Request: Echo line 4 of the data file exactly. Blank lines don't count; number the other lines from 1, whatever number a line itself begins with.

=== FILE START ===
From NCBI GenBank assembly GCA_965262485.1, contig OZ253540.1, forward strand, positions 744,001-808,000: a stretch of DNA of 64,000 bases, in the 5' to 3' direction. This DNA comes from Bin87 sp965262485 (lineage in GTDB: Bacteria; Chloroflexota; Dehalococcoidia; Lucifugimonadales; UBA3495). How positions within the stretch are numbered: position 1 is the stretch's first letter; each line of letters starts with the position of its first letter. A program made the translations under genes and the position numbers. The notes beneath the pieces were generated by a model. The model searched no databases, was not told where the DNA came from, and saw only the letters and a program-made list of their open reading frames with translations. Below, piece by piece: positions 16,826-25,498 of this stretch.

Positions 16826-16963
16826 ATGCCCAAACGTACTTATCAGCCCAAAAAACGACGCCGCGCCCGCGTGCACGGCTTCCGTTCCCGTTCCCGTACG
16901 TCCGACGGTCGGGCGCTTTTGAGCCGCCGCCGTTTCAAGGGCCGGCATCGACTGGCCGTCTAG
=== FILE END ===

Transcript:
16901 TCCGACGGTCGGGCGCTTTTGAGCCGCCGCCGTTTCAAGGGCCGGCATCGACTGGCCGTCTAG